Here is my 2017 Top-10 acquisitions! I decided it would be more fun to pair purchases with trades, RAOKs, etc., and I’ll start off with one of the best RAOKs from 2017, and probably ever. Another is down later on the list, but this one is more recent, so it comes first. This list is in no particular order, just what I…
I recently found out Alfa Romeo had an amazing little van, so I obviously ran to the Google oracle to see if there were diecast models of it. I’m not disappointed. These are so cute, I want them all!
Welcome to Forty 3rd Christmas Village edition in which I will build my village one model at a time. I remember there was a post months ago regarding classic buses by edu-petrolhead and one of the buses got my attention.
Here is probably something only a few people are aware of. Or maybe a lot are aware of it but seldom mentioned about it. So let me present the Tomica Limited Vintage Neo in 1/43.
The biggest Opel was the Admiral, a big saloon with a V8. One step down, but a little bit sportier, was the Commodore. Just as in real life. A senior captain, assigned to command more than just one ship. But he ain’t an admiral.
It is built by Jean Rédelé. But it ain’t an Alpine. But fellow French Friday adept TFritch already did a piece on this little nimble car so you might recognize it. Le Renault Spéciale Rédélé.
I’ve expressed my love for the Barkas B1000 before. But when Jonee visited me two months ago (sorry about the bitterballen, dude) he took an even more awesome one with him: this blue van instead of the pickup. “The way God had intended it”.
It’s about time I’d do another car from Jean Graton’s mind. So I present you: the Vaillante Ipharra. And it was that special it was good enough for our hero Michel Vaillant himself to drive one in his private life. In the same episode I’ve talked before actually: the 8th episode with the title Le 8e Pilote.
Number 996. Not to be mistaken for 666 but still: to many a number not to be adored. Same here actually. At first I was like: What the Fuchs is happening here? Where do the eggs come from????
This car only exists because of the fact Porsche was absorbed with its Formula I program in 1959. So, to keep momentum in it’s GT-racing, Porsche needed a miracle.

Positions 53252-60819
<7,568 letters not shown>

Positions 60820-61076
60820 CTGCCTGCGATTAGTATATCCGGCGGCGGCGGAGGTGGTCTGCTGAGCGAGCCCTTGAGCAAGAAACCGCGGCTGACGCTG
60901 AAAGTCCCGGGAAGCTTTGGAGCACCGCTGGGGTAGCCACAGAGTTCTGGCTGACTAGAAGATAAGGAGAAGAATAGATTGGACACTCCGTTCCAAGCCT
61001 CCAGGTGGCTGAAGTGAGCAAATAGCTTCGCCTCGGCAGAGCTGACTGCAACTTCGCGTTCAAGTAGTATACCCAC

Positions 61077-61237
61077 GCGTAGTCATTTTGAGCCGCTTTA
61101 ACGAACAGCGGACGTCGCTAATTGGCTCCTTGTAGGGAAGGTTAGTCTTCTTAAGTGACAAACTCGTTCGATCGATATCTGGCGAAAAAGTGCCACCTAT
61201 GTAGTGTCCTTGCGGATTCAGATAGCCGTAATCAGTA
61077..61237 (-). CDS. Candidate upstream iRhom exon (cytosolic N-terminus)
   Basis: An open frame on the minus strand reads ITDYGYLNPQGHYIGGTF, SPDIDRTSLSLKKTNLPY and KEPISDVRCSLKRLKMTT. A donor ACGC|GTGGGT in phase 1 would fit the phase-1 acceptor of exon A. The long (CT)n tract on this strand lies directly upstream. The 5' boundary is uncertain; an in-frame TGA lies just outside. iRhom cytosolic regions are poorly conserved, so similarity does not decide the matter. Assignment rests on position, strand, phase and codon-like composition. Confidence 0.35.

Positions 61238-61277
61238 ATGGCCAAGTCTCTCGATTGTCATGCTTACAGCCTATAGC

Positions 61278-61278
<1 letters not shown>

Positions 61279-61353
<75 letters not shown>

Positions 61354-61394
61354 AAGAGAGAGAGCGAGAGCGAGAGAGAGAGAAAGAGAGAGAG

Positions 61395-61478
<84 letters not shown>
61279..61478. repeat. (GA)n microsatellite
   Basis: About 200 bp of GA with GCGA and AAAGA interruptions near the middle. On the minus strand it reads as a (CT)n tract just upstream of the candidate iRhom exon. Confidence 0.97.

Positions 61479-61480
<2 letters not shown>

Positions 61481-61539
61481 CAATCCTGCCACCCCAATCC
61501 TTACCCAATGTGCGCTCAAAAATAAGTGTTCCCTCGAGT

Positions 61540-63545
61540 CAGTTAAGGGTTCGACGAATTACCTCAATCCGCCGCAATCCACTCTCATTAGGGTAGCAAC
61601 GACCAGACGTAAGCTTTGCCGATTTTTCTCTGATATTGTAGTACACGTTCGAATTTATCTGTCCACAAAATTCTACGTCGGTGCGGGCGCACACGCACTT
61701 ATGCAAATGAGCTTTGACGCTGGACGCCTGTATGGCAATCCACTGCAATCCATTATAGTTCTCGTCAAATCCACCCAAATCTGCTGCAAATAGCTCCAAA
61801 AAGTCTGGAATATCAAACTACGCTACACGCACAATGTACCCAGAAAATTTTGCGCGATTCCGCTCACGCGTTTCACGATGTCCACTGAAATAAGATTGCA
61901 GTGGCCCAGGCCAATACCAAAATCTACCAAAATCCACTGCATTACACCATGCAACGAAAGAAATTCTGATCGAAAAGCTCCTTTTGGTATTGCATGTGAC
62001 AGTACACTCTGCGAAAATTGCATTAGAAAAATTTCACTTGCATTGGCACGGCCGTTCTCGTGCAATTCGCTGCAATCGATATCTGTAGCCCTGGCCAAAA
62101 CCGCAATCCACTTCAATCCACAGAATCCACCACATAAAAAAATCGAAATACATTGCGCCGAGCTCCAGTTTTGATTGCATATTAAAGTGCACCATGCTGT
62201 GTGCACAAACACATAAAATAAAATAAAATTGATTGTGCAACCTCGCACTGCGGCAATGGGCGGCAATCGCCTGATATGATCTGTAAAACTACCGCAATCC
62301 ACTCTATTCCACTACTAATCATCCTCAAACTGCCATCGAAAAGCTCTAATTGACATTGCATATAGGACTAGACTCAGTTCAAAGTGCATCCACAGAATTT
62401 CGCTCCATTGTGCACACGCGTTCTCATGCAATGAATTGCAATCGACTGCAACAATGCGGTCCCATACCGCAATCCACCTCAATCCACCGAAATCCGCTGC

I’ve done a Delahaye before, the 175 Coupé with a Motto body. The one we see here is a 235, built in de same era (1951-1954). Delahaye still mainly sold chassis to have a coachbuilder create a body for it but with this 235 it took a new path and added a body production facility in it’s factory.
As some of you might know I had a fellow Kinja-naut Jonee over last week from the USA. And he brought me some excellent goodies, both from France and the USA. Like this awesome Porsche 935 by Bburago.
It’s been a while since I did a post on a Renault 4CV derived car. So it’s about time I did another one, and it actually is a plain 4CV, a 1063, that proved it wasn’t just local races the 4CV competed in. Because this one went all the way up to Italy.
Und das war es, just re-showing shots of an old post. Tschüss!
I was a huge fan of the EB110 from Bugatti Automobili S.p.A. (sounds Italian!), the company founded by Italian Romano Artioli in 1987. But somehow a worldwide recession and some maybe not so brilliant business moves (acquiring Lotus for instance) forced the company to be liquidated. And that was the moment big bad…
Philipilihp already did a write up on the BMW 700 quite some time ago so I won’t have to tell it’s story again. Although these ones are of the more sporty kinds.
As I’m in some sort of British flow this week on Instagram I thought I’d share this Citroën Bijou. From Slough. England. And yes: There is a 2CV underneath this greenish awesomeness! So it’s French as well.
A lot of hardcore automotive fanatics have complained over the years about the M3 getting softer. To many the E30 still is the one to get when it comes to balance and handling. The E36 was way too comfortable and to make things worse: that US edition was missing out on power.